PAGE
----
1-6 COMBATING AMR AND PROTECTING THE MIRACLE OF MODERN MEDICINE THE CHARGE TO THE COMMITTEE The first national action plan for antimicrobial resistance was released in 2015, the result of President Obama’s executive order Combating Antibiotic-Resistant Bacteria, which created both an interagency task force to implement the National Strategy for Combating Antibiotic- Resistant Bacteria (released at the same time) and an independent presidential advisory council to make recommendations to the secretary of health on the government’s implementation of the national strategy (CDC, 2020; HHS, 2021; U.S. Congress, 2014). The strategy and the national action plan that guides its implementation, drive the U.S. government’s response to the problem of antimicrobial resistance (PCAST, 2015). Its five goals are shown in Box 1-1. Figure 1-5 shows the recent timeline of relevant U.S. government publications. BOX 1-1 The Goals of the National Action Plan for Combating Antibiotic-Resistant Bacteria 2015 to 2020 1. Slow the emergence of resistant bacteria and prevent the spread of resistant infections 2. Strengthen national One-Health surveillance efforts to combat resistance 3. Advance development and use of rapid and innovative diagnostic tests for identification and characterization of resistant bacteria 4. Accelerate basic and applied research and development for new antibiotics, other therapeutics, and vaccines 5. Improve international collaboration and capacities for antibiotic-resistance prevention, surveillance, control, and antibiotic research and development SOURCE: Reprinted from CDC, 2020. FIGURE 1-5 The timeline of key U.S. government publications on antimicrobial resistance. SOURCE: CARB, 2020. PREPUBLICATION COPY: UNCORRECTED PROOFS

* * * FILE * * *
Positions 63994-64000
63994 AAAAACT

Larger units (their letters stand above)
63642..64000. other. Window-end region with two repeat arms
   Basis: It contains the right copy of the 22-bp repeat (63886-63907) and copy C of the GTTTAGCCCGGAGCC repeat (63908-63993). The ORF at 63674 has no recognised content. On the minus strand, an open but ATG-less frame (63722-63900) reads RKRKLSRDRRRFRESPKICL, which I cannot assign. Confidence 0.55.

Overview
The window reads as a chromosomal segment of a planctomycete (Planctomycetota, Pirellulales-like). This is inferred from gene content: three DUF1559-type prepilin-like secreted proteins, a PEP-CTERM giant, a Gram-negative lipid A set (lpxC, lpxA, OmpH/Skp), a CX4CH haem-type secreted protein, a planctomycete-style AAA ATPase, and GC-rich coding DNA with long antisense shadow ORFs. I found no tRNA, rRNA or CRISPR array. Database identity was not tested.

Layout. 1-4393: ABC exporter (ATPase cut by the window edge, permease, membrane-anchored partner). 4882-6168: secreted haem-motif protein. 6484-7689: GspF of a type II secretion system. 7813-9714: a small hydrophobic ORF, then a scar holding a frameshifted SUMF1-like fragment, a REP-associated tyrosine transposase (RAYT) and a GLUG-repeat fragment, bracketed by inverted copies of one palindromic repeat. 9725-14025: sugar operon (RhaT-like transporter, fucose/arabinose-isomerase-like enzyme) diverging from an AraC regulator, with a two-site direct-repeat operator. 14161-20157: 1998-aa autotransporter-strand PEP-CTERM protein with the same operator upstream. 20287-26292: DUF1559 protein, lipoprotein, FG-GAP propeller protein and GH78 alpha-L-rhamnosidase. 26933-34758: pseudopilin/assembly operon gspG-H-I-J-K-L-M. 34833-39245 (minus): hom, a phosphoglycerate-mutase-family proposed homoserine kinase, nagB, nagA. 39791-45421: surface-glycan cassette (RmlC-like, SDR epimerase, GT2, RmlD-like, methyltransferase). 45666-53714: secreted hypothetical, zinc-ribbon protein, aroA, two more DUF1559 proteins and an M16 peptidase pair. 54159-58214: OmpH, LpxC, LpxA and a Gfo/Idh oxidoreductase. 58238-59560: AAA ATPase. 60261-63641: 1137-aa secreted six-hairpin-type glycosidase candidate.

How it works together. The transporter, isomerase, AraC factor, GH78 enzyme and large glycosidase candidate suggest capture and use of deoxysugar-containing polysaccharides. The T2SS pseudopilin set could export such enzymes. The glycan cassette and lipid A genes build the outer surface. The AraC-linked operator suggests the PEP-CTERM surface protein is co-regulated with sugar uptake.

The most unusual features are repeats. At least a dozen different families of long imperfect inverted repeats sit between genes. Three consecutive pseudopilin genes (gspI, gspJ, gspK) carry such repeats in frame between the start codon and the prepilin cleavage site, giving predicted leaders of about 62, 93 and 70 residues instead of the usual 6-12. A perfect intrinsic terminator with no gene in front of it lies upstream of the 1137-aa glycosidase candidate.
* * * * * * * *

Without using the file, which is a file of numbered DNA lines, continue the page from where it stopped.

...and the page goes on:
INTRODUCTION 1-7 When the first national strategy and action plans were in their last year, but before the release of the 2020 to 2025 documents, Congress directed the National Institute of Allergy and Infectious Diseases (NIAID) to convene a consensus committee under the auspices of the National Academies of Sciences, Engineering, and Medicine (hereafter, the National Academies) to examine national progress against the goals shown in Box 1-1 (NASEM, 2020). NIAID is an important implementer of the national action plan, but it is only one of many agencies involved. With this in mind, the study sponsors requested input from their counterparts across the task force to develop the statement of task for this study, shown in Box 1-2. More information about the committee members answering this charge can be found in Appendix A. BOX 1-2 Statement of Task The National Academies will convene an expert committee to examine and quantify the long-term medical and economic impacts of increasing antimicrobial resistance (AMR) in the United States. The study shall examine progress made on the U.S. National Strategy and Action Plan for Combating Antibiotic-Resistant Bacteria, including domestic and international strategies employed by NIH, CDC, FDA, ASPR, USDA, and USAID. Opportunities to add to the current body of knowledge include: • Advising on an effective strategy to scale up global detection of resistant infections and infection prevention and control efforts—especially outside of the United States and Europe; • Helping to assess and quantify the risk to human health from environmental sources and reservoirs of antibiotic-resistant pathogens and genes; • Assessing any methodologies for evaluating how interventions in agriculture affect public health and how to improve them; • Assessing any methodologies for evaluating the effects of interventions in agricultural settings on animal health and welfare and how to improve them; • Assessing the effect of new incentives for antibiotic development (BARDA’s project Bioshield, 2019 CMS IPPS) on the health of the antibiotic pipeline; • Exploring methodological innovations to improve projections of the burden of AMR and its economic impacts, with an eye toward informing the development of incentives for antimicrobial products; • Exploring ways to develop, benchmark, and track rigorous quantitative measures of the effect of various strategies to mitigate AMR, with a focus on relevant, timely, and actionable measures; • Assessing the need for and advise on key diseases and antibiotics for which animal- specific antimicrobial susceptibility testing breakpoints are needed; and • Assessing the need for and explore how to incentivize and promote cooperative relationships between industry and professional societies to prioritize test development of new diagnostics for use in veterinary settings, especially animal-side diagnostics that allow precise selection of antibiotics. PREPUBLICATION COPY: UNCORRECTED PROOFS